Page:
The world spends far more on military intervention than humanitarian aid that can break the cycle of violence, the founder of a charity that helps children in war zones said in a lecture at Elizabethtown College.
Samantha Nutt, a Canadian physician and founder of War Child Canada and War Child USA, gave the 2017 Carlos R. and Georgiana E. Leffler Memorial Lecture at Elizabethtown College on Thursday, Nov. 30.
Nutt said she did not mean to suggest that there is no role for military intervention, but that the extreme imbalance of military vs. humanitarian efforts needs to be reconsidered.
“That balance right now deserves greater scrutiny,” Nutt said, adding that $249 is spent per person each year on war, 12 times what is spent on humanitarian efforts.
Nutt said deliveries of food, water and vaccines are pretty simple when nobody gets in the way.
“We know how to do that. It’s actually very straightforward,” Nutt said. But she said those efforts are sabotaged at every turn by “drugged-up, trigger-happy adolescent boys with Kalashnikov rifles.”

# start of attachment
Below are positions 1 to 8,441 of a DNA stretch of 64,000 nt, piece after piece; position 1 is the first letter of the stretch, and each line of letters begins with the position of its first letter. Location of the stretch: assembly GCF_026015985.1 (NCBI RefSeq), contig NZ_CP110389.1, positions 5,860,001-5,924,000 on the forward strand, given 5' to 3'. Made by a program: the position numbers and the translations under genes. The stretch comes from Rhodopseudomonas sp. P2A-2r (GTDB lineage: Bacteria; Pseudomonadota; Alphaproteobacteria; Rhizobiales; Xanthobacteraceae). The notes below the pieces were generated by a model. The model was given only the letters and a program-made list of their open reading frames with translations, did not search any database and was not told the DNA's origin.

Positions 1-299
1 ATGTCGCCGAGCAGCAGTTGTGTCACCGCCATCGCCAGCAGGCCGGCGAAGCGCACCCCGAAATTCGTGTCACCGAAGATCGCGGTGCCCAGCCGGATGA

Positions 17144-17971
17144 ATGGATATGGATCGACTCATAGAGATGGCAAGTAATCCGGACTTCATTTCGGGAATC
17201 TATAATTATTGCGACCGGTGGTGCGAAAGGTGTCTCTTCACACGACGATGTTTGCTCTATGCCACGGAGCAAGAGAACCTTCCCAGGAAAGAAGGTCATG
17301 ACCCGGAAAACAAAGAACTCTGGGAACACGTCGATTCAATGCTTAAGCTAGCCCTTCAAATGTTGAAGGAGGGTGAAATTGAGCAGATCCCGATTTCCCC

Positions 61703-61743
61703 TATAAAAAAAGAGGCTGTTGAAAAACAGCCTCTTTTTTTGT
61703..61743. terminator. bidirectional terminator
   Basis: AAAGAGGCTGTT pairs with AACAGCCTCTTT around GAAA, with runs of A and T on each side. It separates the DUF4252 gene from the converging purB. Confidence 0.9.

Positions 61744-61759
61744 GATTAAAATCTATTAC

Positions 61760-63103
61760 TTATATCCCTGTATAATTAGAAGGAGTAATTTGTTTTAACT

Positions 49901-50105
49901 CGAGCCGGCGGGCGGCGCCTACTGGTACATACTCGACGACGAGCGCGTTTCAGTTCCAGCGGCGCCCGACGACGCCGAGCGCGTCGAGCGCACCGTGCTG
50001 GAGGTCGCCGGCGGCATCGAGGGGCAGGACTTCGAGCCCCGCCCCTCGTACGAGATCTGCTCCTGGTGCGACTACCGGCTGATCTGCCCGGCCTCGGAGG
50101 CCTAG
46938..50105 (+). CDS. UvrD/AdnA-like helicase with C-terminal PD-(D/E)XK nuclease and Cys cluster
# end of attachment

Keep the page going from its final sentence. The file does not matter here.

Kalashnikov rifles are automatic weapons developed by the Soviet Union shortly after World War II. The design is still in use many decades later because of its low cost and light weight. Nutt said Kalashnikov rifles sell for $10 in war-torn countries; nobody knows how many there are, but the best estimates are that more than half a billion exist.
Nutt said most of the small arms are exported from six countries: 80 percent come from the five permanent members of the U.N. Security Council (the United States, Russia, China, the United Kingdom and France) plus Germany.
Nutt said she wants to see arms makers exercise due diligence before exporting guns to make sure they will not be used to attack civilians. One thing that would help is an arms treaty that has been accepted by a number of countries, but it is not in force in the United States because the Senate did not ratify it after President Barack Obama signed it.
Nutt said some of the worst violence comes in mining areas, specifically in places where “conflict minerals” are mined. Those minerals are tin, copper, tungsten, gold and coltan. The last of those is a mineral most people have not heard of, but Nutt said it is used in nearly all modern electronic devices to make them work faster.
Nutt said eastern Congo is believed to have 60 to 80 percent of the world’s coltan supply and the mining there generates hundreds of millions of dollars. This mining is what finances a lot of the violence in the region, Nutt said.